Another important step is to skim through the pages to see how many times I use a character’s name when I could use a pronoun. Wow! I do that way too often. I recently read a book that often uses the name of a character several times in one paragraph. Way too often. It bothers me as a reader, so I don’t want to be guilty of this.

The next step is to run the whole story, a chapter at a time, through the Hemingway app, which is a free program. This app points out the frequent use of adverbs and passive voice. It also tells you if your sentences are difficult to read and when a phrase or word has a simpler alternative. This is especially useful when a writer tends to use too many adverbs, or, like me, uses the passive voice too often.

Another app that can be helpful is Grammarly. As an English teacher, I don’t really like this app, but in some cases, it will catch errors for me like the wrong use of a word, a misspelled word, or a comma error. I often disagree with it, so I don’t always use it, but it does sometimes show me errors I have missed. It’s worth using most of the time. You can use the free app or pay a little for the premium which gives more details about sentence structure and other things.

Presently my book is with my first beta reader. This reader will look for plot holes, inconsistencies, and unrealistic scenes. If she notices any errors, she will note those as well. As an avid reader, she (my granddaughter who recently graduated college and has a career in marketing) is invaluable to me. She totally understands my need for complete honesty to improve my writing and make my book the best it can be.

Then I have two other beta readers who will read it to find errors, plot holes, ‘show, not tell’, and such. One is a retired English teacher, the other a librarian at a local public school, and both are writers. I would trust these people with my work any time. Their voluntary help is invaluable to me.

One of the best things I have done as a writer is to join a local writers’ group that meets monthly for critique sessions and other beneficial programs for writers. We encourage each other and celebrate the accomplishments of members. Sometimes we meet between monthly meetings for special critique sessions. We also attend conferences when possible and share information with others who can’t attend.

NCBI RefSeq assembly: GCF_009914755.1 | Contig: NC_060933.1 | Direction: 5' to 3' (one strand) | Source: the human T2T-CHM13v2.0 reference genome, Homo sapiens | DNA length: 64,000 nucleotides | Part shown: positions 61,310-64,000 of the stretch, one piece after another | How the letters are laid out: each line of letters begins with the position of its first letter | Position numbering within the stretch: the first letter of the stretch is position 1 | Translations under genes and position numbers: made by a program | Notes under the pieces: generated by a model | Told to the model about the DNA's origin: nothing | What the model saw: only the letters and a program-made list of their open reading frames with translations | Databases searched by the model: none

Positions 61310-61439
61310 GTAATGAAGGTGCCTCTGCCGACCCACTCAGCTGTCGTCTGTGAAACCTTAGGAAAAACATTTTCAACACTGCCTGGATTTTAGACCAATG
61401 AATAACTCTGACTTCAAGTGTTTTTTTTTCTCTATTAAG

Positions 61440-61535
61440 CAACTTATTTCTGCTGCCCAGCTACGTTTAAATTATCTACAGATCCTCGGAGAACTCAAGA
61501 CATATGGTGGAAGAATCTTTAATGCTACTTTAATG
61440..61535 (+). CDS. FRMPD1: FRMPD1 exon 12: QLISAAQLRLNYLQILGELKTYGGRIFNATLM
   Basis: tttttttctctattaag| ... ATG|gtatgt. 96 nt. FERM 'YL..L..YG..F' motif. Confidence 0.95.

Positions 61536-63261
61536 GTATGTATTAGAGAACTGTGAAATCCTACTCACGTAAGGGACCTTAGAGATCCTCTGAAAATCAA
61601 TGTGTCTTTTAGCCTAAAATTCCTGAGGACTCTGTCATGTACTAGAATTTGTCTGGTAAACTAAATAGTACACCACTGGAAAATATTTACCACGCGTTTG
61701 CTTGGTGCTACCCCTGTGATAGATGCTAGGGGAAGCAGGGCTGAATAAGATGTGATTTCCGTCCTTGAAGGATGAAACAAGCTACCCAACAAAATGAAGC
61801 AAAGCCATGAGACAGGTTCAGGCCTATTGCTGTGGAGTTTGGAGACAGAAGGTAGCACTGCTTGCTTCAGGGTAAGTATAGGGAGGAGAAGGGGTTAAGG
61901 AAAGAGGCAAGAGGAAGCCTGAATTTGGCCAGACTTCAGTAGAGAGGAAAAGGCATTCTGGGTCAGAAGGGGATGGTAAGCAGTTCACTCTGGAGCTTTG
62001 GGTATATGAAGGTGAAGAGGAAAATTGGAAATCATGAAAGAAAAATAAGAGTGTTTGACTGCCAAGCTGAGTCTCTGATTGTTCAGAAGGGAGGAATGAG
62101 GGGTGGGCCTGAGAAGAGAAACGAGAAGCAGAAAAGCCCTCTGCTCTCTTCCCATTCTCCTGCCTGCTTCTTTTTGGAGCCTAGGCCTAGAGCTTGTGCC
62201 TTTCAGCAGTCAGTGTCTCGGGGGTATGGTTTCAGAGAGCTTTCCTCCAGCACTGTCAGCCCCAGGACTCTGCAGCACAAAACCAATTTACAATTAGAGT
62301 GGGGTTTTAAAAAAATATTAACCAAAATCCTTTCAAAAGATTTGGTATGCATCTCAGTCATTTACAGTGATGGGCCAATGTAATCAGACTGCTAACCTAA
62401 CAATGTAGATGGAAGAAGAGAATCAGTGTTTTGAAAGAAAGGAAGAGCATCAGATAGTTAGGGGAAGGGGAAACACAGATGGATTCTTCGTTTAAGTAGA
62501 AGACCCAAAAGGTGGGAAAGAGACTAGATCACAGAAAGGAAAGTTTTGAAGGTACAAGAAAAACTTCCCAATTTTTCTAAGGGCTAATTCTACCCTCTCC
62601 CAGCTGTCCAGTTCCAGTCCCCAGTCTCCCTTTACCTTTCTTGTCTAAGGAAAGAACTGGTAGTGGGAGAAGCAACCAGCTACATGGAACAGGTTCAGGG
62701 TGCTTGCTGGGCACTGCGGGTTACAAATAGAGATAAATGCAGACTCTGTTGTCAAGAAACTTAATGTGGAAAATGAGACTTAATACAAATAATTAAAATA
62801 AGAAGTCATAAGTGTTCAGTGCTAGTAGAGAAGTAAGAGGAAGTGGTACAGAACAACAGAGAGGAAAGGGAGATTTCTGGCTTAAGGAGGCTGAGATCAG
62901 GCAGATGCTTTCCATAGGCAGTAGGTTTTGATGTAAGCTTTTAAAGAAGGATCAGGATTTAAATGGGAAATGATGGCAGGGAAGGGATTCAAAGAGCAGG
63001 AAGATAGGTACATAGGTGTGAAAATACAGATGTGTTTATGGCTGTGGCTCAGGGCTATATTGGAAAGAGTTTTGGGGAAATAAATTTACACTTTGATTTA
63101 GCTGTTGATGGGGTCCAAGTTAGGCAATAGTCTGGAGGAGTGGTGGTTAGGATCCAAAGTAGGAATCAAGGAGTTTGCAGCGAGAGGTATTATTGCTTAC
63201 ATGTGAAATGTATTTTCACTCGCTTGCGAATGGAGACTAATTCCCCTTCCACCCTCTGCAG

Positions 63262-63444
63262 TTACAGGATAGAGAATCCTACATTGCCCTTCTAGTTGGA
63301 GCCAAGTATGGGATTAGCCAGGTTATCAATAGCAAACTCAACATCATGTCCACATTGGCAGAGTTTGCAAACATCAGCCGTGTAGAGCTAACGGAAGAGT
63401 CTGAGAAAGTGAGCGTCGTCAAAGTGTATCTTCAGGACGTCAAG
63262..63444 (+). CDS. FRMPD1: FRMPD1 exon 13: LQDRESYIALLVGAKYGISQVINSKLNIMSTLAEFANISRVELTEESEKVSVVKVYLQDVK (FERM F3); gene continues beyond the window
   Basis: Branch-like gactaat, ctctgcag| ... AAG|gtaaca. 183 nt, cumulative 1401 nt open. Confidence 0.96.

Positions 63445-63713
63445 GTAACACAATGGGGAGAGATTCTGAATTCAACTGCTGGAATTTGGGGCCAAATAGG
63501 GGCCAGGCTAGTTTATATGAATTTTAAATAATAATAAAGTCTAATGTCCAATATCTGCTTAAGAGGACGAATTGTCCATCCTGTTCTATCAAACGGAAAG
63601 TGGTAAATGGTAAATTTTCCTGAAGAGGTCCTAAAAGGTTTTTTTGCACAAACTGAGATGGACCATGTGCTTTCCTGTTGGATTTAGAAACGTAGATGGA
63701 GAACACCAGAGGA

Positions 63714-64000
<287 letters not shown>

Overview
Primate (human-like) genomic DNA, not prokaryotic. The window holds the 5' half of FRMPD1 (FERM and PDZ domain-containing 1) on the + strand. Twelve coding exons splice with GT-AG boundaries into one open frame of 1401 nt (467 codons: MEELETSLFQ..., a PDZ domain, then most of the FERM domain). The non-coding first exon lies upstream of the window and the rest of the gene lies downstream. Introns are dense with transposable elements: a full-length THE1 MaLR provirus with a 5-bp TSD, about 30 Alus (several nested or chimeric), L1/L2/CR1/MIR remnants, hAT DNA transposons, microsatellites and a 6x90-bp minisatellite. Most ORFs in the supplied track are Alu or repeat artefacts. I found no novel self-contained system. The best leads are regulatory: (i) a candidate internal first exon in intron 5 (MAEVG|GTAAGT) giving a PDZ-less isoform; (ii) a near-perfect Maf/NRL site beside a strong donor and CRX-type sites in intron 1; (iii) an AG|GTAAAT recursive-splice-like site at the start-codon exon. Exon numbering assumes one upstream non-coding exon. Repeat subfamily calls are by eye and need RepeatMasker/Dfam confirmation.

Isn’t writing fun?

When characters become directors

As I near the end of my novel, I have to go back to change some things to make the end events come out right. I changed the occupation of one character to lawyer so she could take care of some legal matters in the resolution. It’s funny, but several times my characters seemed to override actions I had planned for them, causing my plot to change. Hmmmm!

I’m amazed when that happens. The other day, two of my characters—one of my favorites—died. I struggled with whether the protagonist should die. Once I thought I should kill him off, then thought I wouldn’t. I thought about putting him in an insane asylum. I thought about having him see his wrongs and change into a good man. It can happen!

I was just typing away, and all at once something happened, and he died! Then another character ended up dying with him. Wow! I didn’t know that was going to happen. I didn’t plan it. Now I have to go in and deal with all that emotion.

Once, one of my characters got lost and I had no idea where he was. It took a few days, but I did finally find him.

I have decided how to end my story. I just wonder if my characters will allow me to end it my way. They may change some things, but maybe not too many. In one of my previous works, the end was almost totally different than I had planned.

Do you think I should override the characters and insist it be my way? I wonder.

No cursing in my novels